Summary: Railroad Expert Witness allowed to provide testimony even though the defendant argued that his testimony was not reliable as he does not have any specialized knowledge about snow removal in a railyard.
Facts: This case (Steggall v. BNSF Railway Company – United States District Court – District of Nebraska – April 4th, 2019) involves a claim under the Federal Employers’ Liability Act (“FELA”). The plaintiff alleges that he slipped and fell on ice in the defendant’s Alliance, Nebraska railyard and sustained injuries. The plaintiff alleges that the defendant negligently and carelessly failed to provide the plaintiff with a safe place to work by committing enumerated negligent acts or omissions. The plaintiff has hired Railroad Expert Witness Brian Hansen to provide testimony. The defendant has filed a motion to exclude this expert from testifying.
Discussion: Hansen has concluded that the defendant failed to provide the plaintiff a reasonably safe work environment on the day of the incident. The defendant argues that the expert testimony is not based on reliable principles and methods and that lay people can understand the concepts that are involved in this case and that the expert possesses no specialized knowledge concerning ice/snow removal in a railyard.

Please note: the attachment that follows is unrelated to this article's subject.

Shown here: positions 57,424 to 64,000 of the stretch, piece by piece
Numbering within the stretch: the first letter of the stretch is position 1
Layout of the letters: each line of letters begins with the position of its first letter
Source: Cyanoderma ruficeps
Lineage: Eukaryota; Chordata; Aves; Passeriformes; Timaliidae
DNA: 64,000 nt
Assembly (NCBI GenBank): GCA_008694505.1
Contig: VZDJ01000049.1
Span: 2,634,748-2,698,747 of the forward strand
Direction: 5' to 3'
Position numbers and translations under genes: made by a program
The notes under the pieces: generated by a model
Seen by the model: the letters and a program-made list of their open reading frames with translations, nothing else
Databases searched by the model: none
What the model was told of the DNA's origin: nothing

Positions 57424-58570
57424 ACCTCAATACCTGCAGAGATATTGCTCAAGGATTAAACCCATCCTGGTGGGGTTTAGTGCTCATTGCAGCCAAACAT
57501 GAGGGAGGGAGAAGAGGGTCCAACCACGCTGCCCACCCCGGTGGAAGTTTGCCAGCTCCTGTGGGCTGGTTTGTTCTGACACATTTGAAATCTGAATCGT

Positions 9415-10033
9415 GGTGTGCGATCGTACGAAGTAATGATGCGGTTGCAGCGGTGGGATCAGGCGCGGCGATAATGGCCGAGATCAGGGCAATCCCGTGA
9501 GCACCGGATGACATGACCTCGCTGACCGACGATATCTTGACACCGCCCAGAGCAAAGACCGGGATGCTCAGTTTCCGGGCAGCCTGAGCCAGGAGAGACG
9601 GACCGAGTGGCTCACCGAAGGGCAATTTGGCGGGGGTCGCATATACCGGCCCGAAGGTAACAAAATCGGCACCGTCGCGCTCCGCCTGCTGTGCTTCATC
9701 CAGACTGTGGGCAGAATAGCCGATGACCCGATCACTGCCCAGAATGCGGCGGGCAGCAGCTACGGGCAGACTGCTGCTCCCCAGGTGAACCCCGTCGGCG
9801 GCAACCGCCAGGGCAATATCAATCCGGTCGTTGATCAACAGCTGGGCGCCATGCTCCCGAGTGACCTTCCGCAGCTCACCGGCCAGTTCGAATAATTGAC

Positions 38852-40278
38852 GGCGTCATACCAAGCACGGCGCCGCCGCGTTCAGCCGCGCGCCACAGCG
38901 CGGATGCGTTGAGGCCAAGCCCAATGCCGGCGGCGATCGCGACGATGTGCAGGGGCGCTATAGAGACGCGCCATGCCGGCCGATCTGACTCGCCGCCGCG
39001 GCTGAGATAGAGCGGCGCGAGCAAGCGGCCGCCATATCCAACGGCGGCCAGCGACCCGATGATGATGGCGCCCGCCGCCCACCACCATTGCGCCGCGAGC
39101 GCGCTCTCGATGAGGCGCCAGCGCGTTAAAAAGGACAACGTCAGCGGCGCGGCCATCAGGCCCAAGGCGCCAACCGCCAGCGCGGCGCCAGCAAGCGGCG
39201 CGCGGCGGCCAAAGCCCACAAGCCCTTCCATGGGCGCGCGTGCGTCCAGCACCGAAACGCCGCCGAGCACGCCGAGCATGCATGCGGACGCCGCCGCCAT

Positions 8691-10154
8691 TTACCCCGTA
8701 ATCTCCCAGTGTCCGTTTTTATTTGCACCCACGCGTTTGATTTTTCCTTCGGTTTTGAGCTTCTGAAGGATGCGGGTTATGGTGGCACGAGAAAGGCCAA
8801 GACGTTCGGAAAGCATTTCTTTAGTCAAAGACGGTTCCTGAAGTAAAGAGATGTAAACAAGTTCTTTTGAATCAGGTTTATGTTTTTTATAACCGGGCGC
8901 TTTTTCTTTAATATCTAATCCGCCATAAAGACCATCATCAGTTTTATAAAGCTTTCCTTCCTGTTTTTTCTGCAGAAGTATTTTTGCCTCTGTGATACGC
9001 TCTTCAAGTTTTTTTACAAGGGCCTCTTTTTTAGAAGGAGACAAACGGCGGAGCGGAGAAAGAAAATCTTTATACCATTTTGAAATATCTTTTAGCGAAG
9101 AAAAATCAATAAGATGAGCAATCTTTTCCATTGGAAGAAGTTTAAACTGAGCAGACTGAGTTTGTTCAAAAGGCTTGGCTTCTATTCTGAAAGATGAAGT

The plaintiff argues that Hansen’s opinions are reliable as they are firmly grounded in accepted methodology. The court opines that this statement is not supported in detail in his brief nor in the evidence in the record. The plaintiff argues that Hansen used a straightforward analysis common to his profession to arrive at his opinion. The court opines that Hansen’s opinions about BNSF’s compliance with internal procedures and policies are based on his experience in the railroad industry, and not any scientific theory, technique, or methodology.
The court also opines that, although Hansen has many years of experience working for Union Pacific Railroad, he does not have specialized knowledge related to the case’s subject matter. The court continues by opining that Hansen has not received any training related to snow and ice removal, has not developed a hypothesis and tested it using scientific methodology, and has not testified in other cases as an expert regarding snow and ice conditions.
In addition, the court notes that Hansen’d opinion related to removal of snow do not relate to scientific, technical, or other specialized knowledge beyond the province of a lay juror. The court also opines that the jury is well-qualified whether the defendant met its obligations under their Winter Action Plan and its other policies and procedures.
Conclusion: The motion to exclude the expert witness testimony of Brian Hansen is granted.